Arts and Entertainment

Where are you now and what can you see? I am at home on a winter morning. It is still dark and the ferry has its lights on as it comes across the water.

Winter magic in Madeira

As Britain faces another big freeze, Portugal's beautiful Atlantic outpost provides a tempting escape. Emma Gregg gets set for fireworks and festivities

Is this woman Winston Churchill's illegitimate grand-daughter?

Secret adoption in the US at the centre of allegations over a very British cover-up

Andy McSmith: From Churchill to Sir Keith Joseph, we've been in this territory before

Howard Flight is not the first Conservative politician to worry about the wrong people having children. The idea that the welfare state encourages young women with no better prospects to get pregnant and live off benefits is always around, but is seldom expressed so bluntly.

Eileen Nearne: The 'scatterbrained' spy who helped win the war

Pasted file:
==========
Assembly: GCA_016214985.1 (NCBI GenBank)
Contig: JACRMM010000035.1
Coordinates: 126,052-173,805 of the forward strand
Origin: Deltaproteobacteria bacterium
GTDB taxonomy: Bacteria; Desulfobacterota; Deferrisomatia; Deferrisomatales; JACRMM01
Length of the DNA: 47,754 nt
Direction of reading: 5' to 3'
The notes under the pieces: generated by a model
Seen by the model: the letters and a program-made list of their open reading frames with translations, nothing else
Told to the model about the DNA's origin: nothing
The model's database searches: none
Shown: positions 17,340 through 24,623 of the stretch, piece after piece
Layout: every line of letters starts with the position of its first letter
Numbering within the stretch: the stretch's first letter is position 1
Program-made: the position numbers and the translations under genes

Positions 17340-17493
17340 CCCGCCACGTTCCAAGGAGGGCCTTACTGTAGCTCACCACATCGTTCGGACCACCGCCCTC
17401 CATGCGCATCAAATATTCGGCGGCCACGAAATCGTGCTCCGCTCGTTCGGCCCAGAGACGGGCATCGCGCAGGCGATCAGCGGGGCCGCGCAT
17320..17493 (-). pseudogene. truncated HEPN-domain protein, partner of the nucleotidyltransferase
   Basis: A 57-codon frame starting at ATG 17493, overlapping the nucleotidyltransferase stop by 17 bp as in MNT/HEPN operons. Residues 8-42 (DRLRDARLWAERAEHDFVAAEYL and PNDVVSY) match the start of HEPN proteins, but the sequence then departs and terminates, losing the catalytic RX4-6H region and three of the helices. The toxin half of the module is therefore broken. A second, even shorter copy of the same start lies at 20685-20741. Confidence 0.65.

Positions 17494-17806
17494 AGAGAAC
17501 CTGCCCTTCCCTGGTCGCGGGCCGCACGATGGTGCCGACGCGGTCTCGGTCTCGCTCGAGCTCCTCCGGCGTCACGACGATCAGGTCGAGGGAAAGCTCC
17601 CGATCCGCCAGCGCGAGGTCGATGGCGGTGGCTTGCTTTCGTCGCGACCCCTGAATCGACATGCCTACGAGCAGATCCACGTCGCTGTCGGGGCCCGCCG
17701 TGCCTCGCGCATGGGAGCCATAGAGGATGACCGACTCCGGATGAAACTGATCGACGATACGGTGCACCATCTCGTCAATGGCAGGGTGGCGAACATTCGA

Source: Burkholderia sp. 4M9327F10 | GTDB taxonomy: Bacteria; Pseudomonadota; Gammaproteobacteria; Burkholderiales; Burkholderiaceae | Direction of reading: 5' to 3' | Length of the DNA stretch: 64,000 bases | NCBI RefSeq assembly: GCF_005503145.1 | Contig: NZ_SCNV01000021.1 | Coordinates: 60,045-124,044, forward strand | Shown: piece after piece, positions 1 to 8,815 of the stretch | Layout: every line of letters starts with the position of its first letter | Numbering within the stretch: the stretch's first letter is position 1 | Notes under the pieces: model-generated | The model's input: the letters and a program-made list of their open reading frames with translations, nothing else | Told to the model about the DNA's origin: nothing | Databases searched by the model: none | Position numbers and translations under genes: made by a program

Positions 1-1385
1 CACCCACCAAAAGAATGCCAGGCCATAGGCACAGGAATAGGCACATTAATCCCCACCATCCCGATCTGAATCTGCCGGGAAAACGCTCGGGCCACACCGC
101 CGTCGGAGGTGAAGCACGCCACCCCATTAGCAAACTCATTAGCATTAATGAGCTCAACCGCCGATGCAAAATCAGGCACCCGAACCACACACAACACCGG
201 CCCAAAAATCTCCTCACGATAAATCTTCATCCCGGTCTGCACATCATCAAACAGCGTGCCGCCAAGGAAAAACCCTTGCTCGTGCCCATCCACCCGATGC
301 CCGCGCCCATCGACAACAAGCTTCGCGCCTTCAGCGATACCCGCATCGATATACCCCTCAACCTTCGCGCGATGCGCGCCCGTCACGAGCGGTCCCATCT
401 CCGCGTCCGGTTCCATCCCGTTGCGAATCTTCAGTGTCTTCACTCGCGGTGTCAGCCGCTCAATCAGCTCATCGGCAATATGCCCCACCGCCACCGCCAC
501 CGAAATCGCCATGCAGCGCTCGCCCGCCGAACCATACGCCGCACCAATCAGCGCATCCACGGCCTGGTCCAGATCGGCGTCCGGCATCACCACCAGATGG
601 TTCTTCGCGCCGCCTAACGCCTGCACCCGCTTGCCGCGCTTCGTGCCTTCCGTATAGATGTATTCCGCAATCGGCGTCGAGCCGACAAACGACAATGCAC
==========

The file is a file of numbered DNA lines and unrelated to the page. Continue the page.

One of Britain's most-decorated female spies was initially dismissed as "scatterbrained" and "not very intelligent" by her superiors, documents released for the first time today reveal.

Not his finest hour: The dark side of Winston Churchill

Winston Churchill is rightly remembered for leading Britain through her finest hour – but what if he also led the country through her most shameful hour? What if, in addition to rousing a nation to save the world from the Nazis, he fought for a raw white supremacism and a concentration camp network of his own? This question burns through Richard Toye's new history, Churchill's Empire, and is even seeping into the Oval Office.

The secret to staying alert? Good genes

People who are able to sleep for just a few hours each night without nodding off at their desks the following day owe their apparently superhuman ability to stay awake to variations in their genes, a study has suggested.

The Week In Radio: Plays that manage to make sense of war

When you think of the impact that the Second World War, which lasted six years, still casts over our artistic output, the cultural response to war in Afghanistan, nine years old and counting, seems muted by comparison. It's not that the war is ignored in news and current affairs programmes. Far from it, it's all over the bulletins. But our general artistic response to it remains patchy. A common device is to channel the unavoidable sense of history repeating itself. As someone said, "it's déjà vu all over again" in Afghanistan, and that was key to an evening of plays on Radio 3.

Finest Years: Churchill as Warlord 1940-1945, By Max Hastings